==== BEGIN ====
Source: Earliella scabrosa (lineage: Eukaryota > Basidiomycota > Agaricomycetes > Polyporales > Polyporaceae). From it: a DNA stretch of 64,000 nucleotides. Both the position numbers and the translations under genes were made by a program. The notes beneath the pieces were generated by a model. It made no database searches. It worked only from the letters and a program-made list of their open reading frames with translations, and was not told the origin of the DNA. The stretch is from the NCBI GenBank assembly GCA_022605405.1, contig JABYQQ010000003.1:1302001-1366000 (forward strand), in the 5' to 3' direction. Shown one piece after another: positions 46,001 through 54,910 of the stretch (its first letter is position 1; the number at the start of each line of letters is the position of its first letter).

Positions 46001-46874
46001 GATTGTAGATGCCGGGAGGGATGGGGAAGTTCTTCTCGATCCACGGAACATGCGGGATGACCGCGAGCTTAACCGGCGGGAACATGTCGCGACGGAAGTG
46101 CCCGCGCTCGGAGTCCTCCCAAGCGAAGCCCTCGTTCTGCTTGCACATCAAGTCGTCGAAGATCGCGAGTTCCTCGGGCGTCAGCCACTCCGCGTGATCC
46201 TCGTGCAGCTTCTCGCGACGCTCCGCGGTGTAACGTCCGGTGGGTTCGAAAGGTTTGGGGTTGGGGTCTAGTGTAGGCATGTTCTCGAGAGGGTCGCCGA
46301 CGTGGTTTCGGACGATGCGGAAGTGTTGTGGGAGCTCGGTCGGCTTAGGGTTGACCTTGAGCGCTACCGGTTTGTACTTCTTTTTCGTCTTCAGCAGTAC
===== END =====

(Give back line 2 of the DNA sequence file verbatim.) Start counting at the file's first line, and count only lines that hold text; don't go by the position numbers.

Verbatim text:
Positions 46001-46874